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How Not Being a Pastor Is Making Me a Better Pastor

How Not Being a Pastor Is Making Me a Better Pastor

They call me “El Pastor.”

Okay, yes, that’s a play on “al pastor” which is a central Mexican method of barbecuing pork, but I still find the nickname charming. The moniker was given to me my first week of waiting tables at a high-end restaurant in the town I’d just moved to. Before this job I’d been in vocational ministry for over a decade, but when my family and I moved out of LA to raise our two young kids in a more family-friendly (and cheaper) location, I realized my initial plan of freelance writing (re: this article) wasn’t going to pay the bills.

So now I’m a 36-year-old once-and-future pastor with two young kids waiting tables with coworkers who, in some cases, are half my age. I work with degenerate alcoholics (their label, not mine) who curse and talk about their sexual exploits and generally aren’t sure what to do with knowing “El Pastor” is always around. One time a couple waiters offered me ecstasy while on shift, only for one to say “nah, he’s not into that. He’s a pastor.”

I love it all so much.

To be clear I don’t love what my new friends are doing. I don’t love the sexist work culture, the addictive behaviors, or the general debauchery. But if I’m “El Pastor,” then these people are my flock and I care about them deeply.

Working at my restaurant has been an eye-opening experience in so many ways. It’s made me realize how as a vocational pastor I truly was in a Christian bubble. I tried to develop friendships with non-Christians. I wanted to be “in the world.” But the reality is I was working 40+ hours a week with Christians, meeting with Christians, and talking to Christians, with the occasional non-believing relationship sprinkled in. Now that time ratio is reversed, and I’m the one showing up on Sundays thinking “oh man, I’m so glad I get to be around a bunch of Christians for an hour.”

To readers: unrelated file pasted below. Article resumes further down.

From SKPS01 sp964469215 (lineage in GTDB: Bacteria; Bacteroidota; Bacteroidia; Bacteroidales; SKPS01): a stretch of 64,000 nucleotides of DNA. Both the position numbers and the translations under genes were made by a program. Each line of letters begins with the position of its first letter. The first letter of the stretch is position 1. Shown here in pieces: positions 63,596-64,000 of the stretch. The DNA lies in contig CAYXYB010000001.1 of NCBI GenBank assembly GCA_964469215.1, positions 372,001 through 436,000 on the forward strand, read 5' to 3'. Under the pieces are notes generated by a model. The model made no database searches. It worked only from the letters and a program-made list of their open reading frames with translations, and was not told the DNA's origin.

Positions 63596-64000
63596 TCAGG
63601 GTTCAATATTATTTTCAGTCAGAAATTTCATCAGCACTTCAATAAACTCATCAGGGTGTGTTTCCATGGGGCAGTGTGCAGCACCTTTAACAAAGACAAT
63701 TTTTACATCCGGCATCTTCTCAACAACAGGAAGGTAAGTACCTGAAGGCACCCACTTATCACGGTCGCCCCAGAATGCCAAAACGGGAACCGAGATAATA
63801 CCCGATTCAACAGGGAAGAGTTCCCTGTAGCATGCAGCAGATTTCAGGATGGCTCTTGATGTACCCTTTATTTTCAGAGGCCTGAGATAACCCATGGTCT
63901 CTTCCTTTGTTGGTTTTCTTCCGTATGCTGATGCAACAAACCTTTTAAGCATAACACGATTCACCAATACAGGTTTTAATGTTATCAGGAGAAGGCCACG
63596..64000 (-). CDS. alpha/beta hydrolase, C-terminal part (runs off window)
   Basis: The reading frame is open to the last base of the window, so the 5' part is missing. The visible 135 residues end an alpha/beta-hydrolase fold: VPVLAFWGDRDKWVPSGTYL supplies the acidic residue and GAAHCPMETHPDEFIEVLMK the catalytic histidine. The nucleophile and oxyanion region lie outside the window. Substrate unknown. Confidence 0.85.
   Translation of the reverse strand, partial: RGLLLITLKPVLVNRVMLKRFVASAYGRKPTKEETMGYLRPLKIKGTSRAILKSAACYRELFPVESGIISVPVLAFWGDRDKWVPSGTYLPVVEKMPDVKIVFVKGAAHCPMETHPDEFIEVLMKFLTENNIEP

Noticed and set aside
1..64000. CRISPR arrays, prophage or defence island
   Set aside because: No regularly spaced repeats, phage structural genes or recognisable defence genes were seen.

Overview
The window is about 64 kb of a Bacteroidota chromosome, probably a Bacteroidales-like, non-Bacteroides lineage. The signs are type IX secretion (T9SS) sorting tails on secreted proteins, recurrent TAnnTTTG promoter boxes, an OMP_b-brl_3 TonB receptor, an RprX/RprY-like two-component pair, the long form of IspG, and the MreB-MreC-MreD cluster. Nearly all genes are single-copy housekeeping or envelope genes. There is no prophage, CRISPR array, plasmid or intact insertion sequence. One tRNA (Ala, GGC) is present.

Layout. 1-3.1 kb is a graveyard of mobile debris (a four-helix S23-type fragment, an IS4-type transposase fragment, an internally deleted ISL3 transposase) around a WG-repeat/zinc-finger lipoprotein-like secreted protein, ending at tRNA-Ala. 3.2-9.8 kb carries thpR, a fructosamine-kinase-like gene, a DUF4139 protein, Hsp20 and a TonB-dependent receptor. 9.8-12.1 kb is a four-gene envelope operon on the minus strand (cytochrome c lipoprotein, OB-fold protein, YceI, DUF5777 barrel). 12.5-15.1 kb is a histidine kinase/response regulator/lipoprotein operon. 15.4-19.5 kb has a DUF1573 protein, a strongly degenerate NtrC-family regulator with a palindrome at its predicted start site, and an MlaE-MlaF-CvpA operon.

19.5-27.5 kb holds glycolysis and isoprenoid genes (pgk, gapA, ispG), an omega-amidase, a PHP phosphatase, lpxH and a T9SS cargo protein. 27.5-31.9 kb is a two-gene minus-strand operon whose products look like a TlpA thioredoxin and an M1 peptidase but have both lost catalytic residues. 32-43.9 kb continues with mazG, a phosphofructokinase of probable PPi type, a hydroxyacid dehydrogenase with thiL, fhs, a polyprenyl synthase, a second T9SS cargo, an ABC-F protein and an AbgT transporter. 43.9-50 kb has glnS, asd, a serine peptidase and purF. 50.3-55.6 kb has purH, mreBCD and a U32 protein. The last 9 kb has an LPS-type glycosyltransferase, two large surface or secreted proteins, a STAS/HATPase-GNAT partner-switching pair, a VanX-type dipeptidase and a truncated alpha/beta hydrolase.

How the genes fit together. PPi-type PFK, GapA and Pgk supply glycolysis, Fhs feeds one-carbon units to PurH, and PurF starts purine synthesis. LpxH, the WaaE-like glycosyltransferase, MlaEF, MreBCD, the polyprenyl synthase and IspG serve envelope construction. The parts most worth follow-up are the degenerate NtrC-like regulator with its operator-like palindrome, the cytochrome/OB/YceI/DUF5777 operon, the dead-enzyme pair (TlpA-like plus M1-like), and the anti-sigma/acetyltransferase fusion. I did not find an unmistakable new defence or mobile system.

My time waiting tables is transforming how I see pastoral ministry, and since I’ll probably be an official “man of the cloth” again, I’ve been thinking about what I’m learning in this season of life, and how it’ll shape how I do ministry in the future. I already feel like if God calls me back into full-time ministry, being a waiter will have made me better at it. So, here are three things I’ve learned about pastoring while not being a pastor.


Whether your preaching style is topical or exegetical, practical action steps really are important. Many pastors intuitively get this, but as a pastor I tended to point creative energy into making the narrative of the Bible come alive and then mailing in the “now what” section of the talk.

But in my life now I need the pastor to make his preaching practical. Recently a pastor at my church did a great job of unpacking how to deal with anger, and specifically letting go of the right to be treated fairly. At the time I dutifully nodded my head while thinking “this doesn’t really apply to me.” Or at least it didn’t until my manager started yelling at me a few days in a row about things that weren’t fair, and immediately those practical action steps came to mind. Because the pastor made the philosophical practical, I was more equipped to invite God’s presence into that moment, surrender my “right to be right,” and model (grudgingly, imperfectly) God’s kingdom way of living at that restaurant.